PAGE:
I tried to restrain myself from going too hard because what I had planned for myself was going to require most of the energy I had. The bike felt very planted underneath me.  If I stood up and put some power to the pedals, it responded immediately.  I ride a 58cm frame and currently weigh in at 190lbs.  As I like to say, I’m not a climber.  Duh.tarmac

I guess I picked a good route for this bike.  From my door, I essentially climbed for 34 miles and gained 4,500′ with the steepest bits towards the end.  The bike did everything that everyone says that it does on the climbs.  Where I was surprised was on the descent.witter

I really metered my efforts on the last few miles of the climbing.  The downhill that awaited me was one of my favorites.  6.5 miles of twisty mountain roads with gravel in the corners but almost no traffic.  I tend to cheat a bit when I descend.  I use the maps on my Garmin 1000 so I can see what’s coming at me.

I took the first few moments to get my legs use to a different pedaling style than I had just been doing for the past 3 hours.  Ok, legs are feeling good, let’s ride some tempo.  The disc brakes allowed me to brake a bit later going into the sharp corners and with less effort.  The lever pull initiated in a different spot than it does on my other bikes but that was easy to get use to.  I’ve also gotten in the habit of shifting into an easier gear before the corner and allowing myself to get my feet up to speed sooner.  The Tarmac really accelerated out of the corners quickly, it felt much different than my Venge.  I ended up setting a PR by 14 sec on that section of road and I didn’t really feel like I was going that hard.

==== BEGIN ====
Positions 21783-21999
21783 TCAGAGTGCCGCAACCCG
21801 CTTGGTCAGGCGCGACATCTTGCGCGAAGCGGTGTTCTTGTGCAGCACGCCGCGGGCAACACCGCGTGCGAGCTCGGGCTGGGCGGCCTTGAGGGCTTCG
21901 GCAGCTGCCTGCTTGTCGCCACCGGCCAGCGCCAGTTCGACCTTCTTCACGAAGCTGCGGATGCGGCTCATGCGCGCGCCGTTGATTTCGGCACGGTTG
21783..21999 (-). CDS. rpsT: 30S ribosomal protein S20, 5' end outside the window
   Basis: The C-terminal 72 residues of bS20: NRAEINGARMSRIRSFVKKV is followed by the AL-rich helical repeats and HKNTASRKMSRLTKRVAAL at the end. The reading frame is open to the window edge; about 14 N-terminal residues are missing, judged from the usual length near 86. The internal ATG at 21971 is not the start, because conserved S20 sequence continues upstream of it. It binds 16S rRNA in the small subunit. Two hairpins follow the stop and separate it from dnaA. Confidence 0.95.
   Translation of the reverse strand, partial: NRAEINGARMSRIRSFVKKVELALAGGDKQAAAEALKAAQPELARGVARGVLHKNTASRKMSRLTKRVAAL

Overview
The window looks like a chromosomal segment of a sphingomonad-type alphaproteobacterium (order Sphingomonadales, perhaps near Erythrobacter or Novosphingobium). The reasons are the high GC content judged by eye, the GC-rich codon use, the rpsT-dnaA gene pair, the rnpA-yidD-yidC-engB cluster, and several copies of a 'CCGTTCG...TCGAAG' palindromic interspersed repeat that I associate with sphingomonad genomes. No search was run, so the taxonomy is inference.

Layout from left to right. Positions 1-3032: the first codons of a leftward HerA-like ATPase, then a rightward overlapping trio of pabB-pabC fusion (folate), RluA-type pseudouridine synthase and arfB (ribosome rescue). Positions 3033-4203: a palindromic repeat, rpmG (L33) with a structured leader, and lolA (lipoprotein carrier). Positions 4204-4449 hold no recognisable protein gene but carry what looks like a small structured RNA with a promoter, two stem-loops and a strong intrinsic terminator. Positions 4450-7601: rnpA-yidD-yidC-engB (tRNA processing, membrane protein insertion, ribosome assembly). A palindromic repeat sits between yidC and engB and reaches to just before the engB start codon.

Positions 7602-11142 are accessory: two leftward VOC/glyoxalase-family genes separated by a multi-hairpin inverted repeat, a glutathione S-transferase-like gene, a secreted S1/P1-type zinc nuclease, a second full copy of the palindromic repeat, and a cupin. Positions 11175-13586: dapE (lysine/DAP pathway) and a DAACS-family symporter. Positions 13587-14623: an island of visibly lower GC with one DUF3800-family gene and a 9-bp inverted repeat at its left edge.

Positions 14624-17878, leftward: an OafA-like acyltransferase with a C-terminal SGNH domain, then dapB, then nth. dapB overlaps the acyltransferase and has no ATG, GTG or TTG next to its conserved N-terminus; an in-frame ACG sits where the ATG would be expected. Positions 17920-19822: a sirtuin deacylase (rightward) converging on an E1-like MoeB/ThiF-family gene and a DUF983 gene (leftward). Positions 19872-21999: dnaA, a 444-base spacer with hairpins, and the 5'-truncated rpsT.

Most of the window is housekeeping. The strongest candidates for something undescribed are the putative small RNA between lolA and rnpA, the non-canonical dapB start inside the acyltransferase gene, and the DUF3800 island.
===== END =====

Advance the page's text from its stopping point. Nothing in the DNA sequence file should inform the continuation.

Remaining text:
The rest of the way home I just rode a moderate pace.  There are some nice long sections of downhill where it’s easier to do a “super tuck” than it is to pedal.  This is a position that I use all the time and am very comfortable when in it.  I’m happy to report that there is more room to fit your body comfortably on this bike than there is on my current Venge.

Bottom line: I liked the bike a lot, however I would not buy the disc version.  I just have too many other wheelsets that are not disc.  If I was just getting into the sport, I would probably feel differently.  Disc brakes are a good thing, and I’m sure they’re here to stay.  I would love to have them in wet conditions where I’ve had some scary rides on carbon rim brakes.  This bike proved to be quick to get up to speed and could hold it’s own when the road turned down.in the snow

Team Georgia

A couple of months ago, Michael contacted me through my website and told me that he and his wife were interested in coming out to Colorado.  They were wanting to follow the USA pro challenge, get in some cycling, and see more of the state.  This was to be the first trip for my new venture.

I have been riding for more than 30 years and have ridden with many types of people all at different levels.  I’m no pro, but I can usually hang with most people.  I had a bit of home field advantage with the altitude, so I made sure to ride at a moderate and steady pace.  The last thing I wanted to do was blow them out of the water on day one.